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Anticancer Res. 2007 Jul-Aug;27(4C):2561-72.

Pharmacoanalytical assays of Erwinia asparaginase (erwinase) and pharmacokinetic results in high-risk acute lymphoblastic leukemia (HR ALL) patients: simulations of erwinase population PK-PD models.

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Division of Hematology/Oncology, Department of Pediatrics, Childrens Hospital Los Angeles, USC Keck School of Medicine, Los Angeles, CA 90027, USA.



Asparaginases are the cornerstone therapy of many successful combination regimens for the treatment of acute lymphoblastic leukemia (ALL), the most common malignancy in children and adolescents. Currently, two asparaginase formulations are available in the US, native Escherichia coli asparaginase (ASNase) and pegaspargase. A third formulation native Erwinia asparaginase (Erwinase, ERW) has recently been made available under a licensing exception for personal use. We report here the development and validation process of ERW pharmacoanalytical assays and the results in a few patients.


We developed and systematically validated the ERW enzyme activity and ERW concentration, anti-ERW antibody and related assays. Pharmacokinetic and pharmacodynamic (PK-PD) studies were performed in a limited number of patients who received 6,000 IU/m2 x 3 per week x 2 courses, and 4 patients who received 25,000 IU/m2 x 3 per week x 2 courses of ERW.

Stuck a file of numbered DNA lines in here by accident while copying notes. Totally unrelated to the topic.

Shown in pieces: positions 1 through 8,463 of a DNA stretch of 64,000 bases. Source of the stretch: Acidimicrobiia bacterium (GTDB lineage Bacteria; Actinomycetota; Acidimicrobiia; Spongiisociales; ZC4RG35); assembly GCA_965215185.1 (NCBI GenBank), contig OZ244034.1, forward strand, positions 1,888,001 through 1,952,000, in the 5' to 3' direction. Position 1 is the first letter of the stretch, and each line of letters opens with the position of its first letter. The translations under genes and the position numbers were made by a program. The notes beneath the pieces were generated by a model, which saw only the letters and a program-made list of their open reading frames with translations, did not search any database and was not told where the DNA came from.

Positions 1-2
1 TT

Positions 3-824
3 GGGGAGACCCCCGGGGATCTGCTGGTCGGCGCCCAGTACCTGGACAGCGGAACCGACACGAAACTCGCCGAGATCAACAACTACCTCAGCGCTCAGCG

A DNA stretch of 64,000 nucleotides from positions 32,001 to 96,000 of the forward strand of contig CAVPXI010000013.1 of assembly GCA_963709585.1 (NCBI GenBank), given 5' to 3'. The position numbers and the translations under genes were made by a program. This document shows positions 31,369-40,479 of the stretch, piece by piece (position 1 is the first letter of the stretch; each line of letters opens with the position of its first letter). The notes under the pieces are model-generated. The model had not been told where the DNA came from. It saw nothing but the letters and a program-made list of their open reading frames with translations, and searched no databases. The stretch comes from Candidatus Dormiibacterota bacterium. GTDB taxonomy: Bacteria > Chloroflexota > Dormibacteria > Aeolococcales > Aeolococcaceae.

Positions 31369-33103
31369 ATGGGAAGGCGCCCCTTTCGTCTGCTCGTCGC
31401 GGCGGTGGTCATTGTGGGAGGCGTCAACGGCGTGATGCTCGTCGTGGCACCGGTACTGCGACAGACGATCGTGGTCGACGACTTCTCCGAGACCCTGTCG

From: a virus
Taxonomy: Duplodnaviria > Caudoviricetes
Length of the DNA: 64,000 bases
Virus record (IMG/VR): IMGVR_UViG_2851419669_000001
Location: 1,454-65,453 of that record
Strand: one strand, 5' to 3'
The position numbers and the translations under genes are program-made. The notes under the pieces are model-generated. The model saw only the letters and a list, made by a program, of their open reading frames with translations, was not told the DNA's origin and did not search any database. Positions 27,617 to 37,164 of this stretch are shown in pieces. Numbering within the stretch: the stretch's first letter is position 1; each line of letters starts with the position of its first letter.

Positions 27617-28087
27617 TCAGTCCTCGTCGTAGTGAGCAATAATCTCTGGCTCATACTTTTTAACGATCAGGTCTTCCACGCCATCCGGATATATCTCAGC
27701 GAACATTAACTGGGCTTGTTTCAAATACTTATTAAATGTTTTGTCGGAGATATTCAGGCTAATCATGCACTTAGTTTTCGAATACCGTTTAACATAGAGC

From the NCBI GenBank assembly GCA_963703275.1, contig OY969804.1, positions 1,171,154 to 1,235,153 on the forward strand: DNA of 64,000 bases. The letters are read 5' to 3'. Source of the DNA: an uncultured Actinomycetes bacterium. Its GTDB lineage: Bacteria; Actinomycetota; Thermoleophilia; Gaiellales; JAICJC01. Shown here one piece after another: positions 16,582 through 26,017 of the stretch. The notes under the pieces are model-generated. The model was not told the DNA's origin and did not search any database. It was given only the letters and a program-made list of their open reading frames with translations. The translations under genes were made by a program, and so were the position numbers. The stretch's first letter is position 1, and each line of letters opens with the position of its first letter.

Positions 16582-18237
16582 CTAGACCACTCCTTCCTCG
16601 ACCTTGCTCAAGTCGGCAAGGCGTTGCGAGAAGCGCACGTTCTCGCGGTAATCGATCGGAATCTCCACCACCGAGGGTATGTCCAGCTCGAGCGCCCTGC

The linearity and range of the Erwinase calibration lines for the pharmacoanalytical assays were excellent. The accuracy and precision were better than the FDA limit allows for oncology biological products (<30%) coefficient of variation (%CV) and related parameters in the quantification of ERW concentration. The validation of these parameters was equal to or better than during the assay development. PK-PD analyses of ERW in a few patients yielded an average half-life of elimination of 15.8+/-1.64 hours. There was an excellent PD response post ERW administration resulting in an ERW concentration-dependent asparagine (ASN, <0.5 microM) and glutamine (GLN, <50 microM) deamination. Pharmacodynamic correlations demonstrated that 0.1 to 0.2 IU/ml of ERW in serum were sufficient for 90% GLN and/or ASN deamination for up to 2 weeks. No anti-ERW antibody [Ab(+)] was seen among those few patients. None of the other 5 patients had an adverse event. Based on these post hoc results, simulations on various doses and schedules of this drug have been made.


The pharmacoanalytical assays were excellent tools to evaluate the PK and PD data of ERW in pediatric patients with HR ALL. However, this initial PK-PD evidence needs further validation in future clinical trials. Insights into the PD contributions of ERW in anti-E. coli ASNase Ab(+) patients will guide us in optimal design and use of ERW as part of combination chemotherapy regimens in future clinical trials.

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